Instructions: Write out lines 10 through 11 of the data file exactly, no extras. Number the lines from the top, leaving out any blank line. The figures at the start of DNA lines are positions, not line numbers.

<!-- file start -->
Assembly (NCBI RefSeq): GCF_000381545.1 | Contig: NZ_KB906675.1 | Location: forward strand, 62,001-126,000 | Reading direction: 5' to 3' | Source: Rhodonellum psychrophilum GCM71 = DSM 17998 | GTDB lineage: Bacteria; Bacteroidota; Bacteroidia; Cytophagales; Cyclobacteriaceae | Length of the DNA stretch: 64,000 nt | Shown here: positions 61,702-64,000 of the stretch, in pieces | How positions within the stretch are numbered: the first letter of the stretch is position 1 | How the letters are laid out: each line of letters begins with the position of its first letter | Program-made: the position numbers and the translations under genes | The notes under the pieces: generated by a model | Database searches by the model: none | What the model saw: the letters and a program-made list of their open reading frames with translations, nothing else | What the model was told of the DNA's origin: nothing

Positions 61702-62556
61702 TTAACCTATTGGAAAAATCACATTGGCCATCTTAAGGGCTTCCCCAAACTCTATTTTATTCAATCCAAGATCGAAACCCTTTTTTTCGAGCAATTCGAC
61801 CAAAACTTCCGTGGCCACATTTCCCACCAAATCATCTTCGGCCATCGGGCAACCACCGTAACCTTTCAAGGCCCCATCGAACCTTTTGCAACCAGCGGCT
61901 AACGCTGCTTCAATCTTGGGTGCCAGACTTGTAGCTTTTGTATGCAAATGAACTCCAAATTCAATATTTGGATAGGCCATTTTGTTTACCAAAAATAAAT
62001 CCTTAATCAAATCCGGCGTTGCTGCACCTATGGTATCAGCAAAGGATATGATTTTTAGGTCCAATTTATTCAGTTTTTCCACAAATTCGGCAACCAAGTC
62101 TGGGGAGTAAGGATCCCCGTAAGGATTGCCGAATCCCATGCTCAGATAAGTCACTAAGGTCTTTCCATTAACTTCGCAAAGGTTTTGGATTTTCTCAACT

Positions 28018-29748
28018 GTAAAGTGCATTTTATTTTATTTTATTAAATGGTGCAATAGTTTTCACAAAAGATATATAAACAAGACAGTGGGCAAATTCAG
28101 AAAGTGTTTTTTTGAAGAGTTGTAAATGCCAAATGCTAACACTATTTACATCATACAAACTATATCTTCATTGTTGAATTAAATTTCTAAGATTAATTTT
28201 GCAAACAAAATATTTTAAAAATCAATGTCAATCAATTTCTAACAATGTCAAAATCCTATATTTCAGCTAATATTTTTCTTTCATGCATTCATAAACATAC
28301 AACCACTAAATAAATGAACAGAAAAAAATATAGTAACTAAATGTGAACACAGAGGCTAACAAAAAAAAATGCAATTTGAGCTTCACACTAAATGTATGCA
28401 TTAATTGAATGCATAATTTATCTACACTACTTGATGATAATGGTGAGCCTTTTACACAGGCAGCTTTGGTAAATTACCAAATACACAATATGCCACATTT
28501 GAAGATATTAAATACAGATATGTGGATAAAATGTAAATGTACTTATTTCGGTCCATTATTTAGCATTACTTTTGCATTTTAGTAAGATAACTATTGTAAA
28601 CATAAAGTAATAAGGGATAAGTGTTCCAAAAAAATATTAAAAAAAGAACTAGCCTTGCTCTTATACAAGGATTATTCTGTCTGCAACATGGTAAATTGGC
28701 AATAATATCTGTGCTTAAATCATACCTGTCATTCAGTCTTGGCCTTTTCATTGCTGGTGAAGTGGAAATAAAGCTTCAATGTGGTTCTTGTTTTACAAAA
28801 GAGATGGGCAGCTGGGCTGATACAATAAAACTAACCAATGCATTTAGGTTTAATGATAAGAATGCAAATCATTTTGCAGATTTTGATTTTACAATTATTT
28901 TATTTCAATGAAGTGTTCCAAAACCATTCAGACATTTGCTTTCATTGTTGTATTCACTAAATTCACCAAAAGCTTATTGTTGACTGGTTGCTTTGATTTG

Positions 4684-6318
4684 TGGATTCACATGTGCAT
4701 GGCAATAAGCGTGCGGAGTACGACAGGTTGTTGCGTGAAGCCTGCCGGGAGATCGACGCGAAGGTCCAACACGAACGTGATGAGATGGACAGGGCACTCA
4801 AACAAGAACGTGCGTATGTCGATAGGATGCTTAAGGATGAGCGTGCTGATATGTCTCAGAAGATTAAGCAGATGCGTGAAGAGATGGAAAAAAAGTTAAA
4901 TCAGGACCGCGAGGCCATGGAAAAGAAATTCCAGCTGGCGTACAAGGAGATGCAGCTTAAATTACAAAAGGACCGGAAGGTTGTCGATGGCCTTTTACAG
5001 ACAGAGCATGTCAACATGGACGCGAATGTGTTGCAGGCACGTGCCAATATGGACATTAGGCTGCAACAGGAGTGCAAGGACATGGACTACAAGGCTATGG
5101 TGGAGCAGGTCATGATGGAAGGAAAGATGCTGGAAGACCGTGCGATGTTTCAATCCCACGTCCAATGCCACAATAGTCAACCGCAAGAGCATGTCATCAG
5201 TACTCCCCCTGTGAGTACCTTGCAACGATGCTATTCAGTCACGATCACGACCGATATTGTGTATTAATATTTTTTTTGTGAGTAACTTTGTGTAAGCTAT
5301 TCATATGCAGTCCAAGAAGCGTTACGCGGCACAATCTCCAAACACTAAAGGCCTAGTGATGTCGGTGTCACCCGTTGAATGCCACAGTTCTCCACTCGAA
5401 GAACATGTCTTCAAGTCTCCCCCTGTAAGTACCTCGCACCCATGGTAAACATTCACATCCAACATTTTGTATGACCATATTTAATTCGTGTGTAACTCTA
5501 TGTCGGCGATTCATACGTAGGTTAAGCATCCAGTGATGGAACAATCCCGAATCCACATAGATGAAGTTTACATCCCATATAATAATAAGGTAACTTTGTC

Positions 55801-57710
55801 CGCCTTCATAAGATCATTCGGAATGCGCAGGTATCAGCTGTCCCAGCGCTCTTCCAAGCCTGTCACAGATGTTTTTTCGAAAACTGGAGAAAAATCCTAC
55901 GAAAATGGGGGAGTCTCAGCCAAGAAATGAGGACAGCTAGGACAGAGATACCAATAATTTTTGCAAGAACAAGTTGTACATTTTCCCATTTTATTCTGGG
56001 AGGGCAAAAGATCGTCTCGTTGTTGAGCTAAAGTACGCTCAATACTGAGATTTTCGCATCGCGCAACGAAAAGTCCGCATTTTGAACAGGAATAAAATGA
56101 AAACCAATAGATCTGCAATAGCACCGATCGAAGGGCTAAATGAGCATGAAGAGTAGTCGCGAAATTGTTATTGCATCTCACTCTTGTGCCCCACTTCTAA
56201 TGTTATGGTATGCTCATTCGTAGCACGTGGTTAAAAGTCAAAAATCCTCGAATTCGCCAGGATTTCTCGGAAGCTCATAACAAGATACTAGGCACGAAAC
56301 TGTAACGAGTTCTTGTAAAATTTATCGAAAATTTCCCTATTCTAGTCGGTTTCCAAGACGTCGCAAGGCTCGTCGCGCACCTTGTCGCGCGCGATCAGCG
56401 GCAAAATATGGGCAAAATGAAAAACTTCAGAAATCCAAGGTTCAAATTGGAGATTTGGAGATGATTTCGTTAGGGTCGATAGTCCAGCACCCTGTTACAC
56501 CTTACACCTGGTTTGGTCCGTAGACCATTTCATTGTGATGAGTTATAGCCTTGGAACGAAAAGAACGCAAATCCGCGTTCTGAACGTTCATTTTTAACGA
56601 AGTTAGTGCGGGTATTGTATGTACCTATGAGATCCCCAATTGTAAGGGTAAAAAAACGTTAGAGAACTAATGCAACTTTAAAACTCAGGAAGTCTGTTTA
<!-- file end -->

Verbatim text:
28101 AAAGTGTTTTTTTGAAGAGTTGTAAATGCCAAATGCTAACACTATTTACATCATACAAACTATATCTTCATTGTTGAATTAAATTTCTAAGATTAATTTT
28201 GCAAACAAAATATTTTAAAAATCAATGTCAATCAATTTCTAACAATGTCAAAATCCTATATTTCAGCTAATATTTTTCTTTCATGCATTCATAAACATAC